Both occupations of writing and teaching carry with them their own set of difficulties. The real challenge of teaching is keeping students engaged. Sometimes the best lesson plans are cruelly brushed aside by an unruly group of students who are just too caught up in themselves and those around them to care about an author’s brilliant writing style: the themes, conflicts, and ingenious use of figurative language. During these times, being a teacher can become a rather thankless pursuit. But then there are those time, brief though they may be, where things really click. Students look at me with curiosity and wonder as I present a topic that really grabs their attention. They ask questions, they engage in meaningful discussion, and they genuinely seek for more information. When that happens, teaching becomes an awesome profession.

Writing, on the other hand, is a solitary pursuit. I have spent many countless hours in my little home office staring at my computer screen, but it’s always alone. Sometimes that can be difficult. Writers have to enjoy the solitude of their own thoughts, yet at the same time find the balance of social interaction. Along with that comes the constant formulation of new ideas, plot twists, and forcing one’s beloved characters into painful dilemmas just to make a story more intriguing. But when it all comes together, when the sentence, the paragraph, or the chapter is finally complete and the words flow like warm melted butter, then writing also becomes an awesome profession.

5.      What are some myths about writing/teaching that you would like our readers to realize?

I believe that one myth in particular that needs to be set aside in most people’s minds regarding the professions of writers and educators is that they’re easy pursuits, that they don’t require a lot of work to accomplish. Take a teacher, for instance. A teacher gets two weeks off in December, a week off for spring break, and two months off in the summer. That’s a lot of time that a regular nine-to-fiver doesn’t normally get. But the key here is nine to five. Most teachers (I am not one of them) is contracted to work an 8-hour day, but on any given weekday, an hour before teachers are required to be at work, you’ll find a school parking lot almost full and sometimes an hour or two after they’re supposed to go home. Teachers take home piles of work and grade in front of the TV, they continue to grade on weekends, write lesson plans, and often take on extracurricular activities after school as club advisors for no pay.  It is not unusual for an educator, who in most states is required to have a masters degree, to work 10 to 12 hours a day, five days a week. The current burnout rate for teachers is at an all time high, even with extended time off in the summer. Teaching is really hard work.

Writers, I fear, face the same type of unwelcome scrutiny. I know, because of the many questions I’ve been asked by my students and from those that I’ve visited in other schools, that writers are assumed to have a glamorous life of book signings, radio and television interviews, and diverse travels around the world to promote their work. Sadly, this is not true. Most of an author’s work is done in the solitude of a tiny home office. They stay up late to write and they get up early to write. They’re constantly thinking about the next scene in their story, whether or not to kill off a character, and over silly things like where to put a comma and if they should use but, therefore, or nevertheless as their next conjunction. Most writers have to work another job besides their writing just to make ends meet. There’s nothing glamorous about that. The truth is, writing, like teaching, is really hard work.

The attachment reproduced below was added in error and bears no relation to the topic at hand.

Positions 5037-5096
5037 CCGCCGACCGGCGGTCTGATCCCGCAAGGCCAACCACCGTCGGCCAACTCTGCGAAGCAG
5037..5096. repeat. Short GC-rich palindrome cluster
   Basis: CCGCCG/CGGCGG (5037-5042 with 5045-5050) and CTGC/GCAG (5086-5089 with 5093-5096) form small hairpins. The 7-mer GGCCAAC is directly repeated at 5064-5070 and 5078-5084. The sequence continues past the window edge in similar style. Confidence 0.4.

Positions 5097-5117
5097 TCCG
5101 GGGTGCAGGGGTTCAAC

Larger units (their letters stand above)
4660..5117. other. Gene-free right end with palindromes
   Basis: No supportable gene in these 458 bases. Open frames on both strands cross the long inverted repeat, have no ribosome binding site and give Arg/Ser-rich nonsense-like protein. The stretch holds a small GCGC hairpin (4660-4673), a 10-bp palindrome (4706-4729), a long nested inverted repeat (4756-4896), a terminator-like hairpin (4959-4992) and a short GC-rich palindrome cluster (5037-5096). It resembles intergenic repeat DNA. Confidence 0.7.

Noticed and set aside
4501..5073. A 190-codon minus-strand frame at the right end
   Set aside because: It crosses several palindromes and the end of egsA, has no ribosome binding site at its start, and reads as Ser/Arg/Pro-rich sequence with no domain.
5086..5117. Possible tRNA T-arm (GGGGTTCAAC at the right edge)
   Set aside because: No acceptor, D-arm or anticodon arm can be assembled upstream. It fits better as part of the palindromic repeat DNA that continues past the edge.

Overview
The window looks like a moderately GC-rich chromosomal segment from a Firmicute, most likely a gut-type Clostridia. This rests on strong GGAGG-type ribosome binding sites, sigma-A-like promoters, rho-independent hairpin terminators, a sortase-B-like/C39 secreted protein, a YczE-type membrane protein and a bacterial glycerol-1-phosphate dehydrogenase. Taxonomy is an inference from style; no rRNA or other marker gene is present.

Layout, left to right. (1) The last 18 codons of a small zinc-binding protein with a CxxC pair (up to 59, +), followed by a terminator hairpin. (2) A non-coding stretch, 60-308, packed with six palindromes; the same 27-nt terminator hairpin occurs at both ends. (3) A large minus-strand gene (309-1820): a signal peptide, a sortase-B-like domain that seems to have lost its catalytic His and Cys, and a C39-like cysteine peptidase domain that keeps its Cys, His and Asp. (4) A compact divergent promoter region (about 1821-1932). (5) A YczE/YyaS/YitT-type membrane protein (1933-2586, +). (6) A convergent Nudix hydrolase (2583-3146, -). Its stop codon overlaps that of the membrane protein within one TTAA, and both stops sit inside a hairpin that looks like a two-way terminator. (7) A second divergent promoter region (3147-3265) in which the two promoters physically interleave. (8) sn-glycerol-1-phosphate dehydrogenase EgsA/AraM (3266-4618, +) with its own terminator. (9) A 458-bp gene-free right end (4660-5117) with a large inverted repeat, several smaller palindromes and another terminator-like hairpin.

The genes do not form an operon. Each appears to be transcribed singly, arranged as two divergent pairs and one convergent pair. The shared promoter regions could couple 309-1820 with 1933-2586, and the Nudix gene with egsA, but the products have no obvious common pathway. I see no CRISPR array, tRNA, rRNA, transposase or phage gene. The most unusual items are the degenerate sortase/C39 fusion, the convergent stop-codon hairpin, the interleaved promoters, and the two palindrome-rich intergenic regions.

Wednesday, January 21, 2015

The Viking Influence Around the World - Russia

I want to acknowledge and thank all of my readers and followers. I have been so excited to see so many from Russia, United Kingdom and the Netherlands. I found a cool article that deals with Vikings in Russia that I thought you all might enjoy, especially my readers from that region. Let me know what you think!



Thursday, January 15, 2015

Is This Summer Job For You??

Have you ever wanted to be the captain of a Viking Ship? I found a cool job posting on ThorNews.com where the Viking Ship "Lofotr" is looking for a Hovedsmann/Captain!

"Apply for an exciting and challenging summer job as Høvedsmann in the main season 15 June – 15 August 2015. The Høvedsmann is responsible for preparing and carrying out daily rowing trips with a Viking ship for our guests. It is an advantage if you have experience using a square sail or a boating license. You should master at least two languages."


If you get the job, let me know :)


Monday, January 5, 2015

"The Viking Age in Denmark"

I found a great video titled, "The Viking Age in Denmark" that I wanted to share with my readers. Check it out and let me know what you think!


Saturday, December 27, 2014


An article published on December 16th on Sci-News.com titled, "Scientists Find Evidence of Viking Presence in Artic Canada" caught my eye! This article is very interesting and in keeping with the theme of Odin's Light of THE ZEKE PROPER CHRONICLES. Check it out and let me know what you think!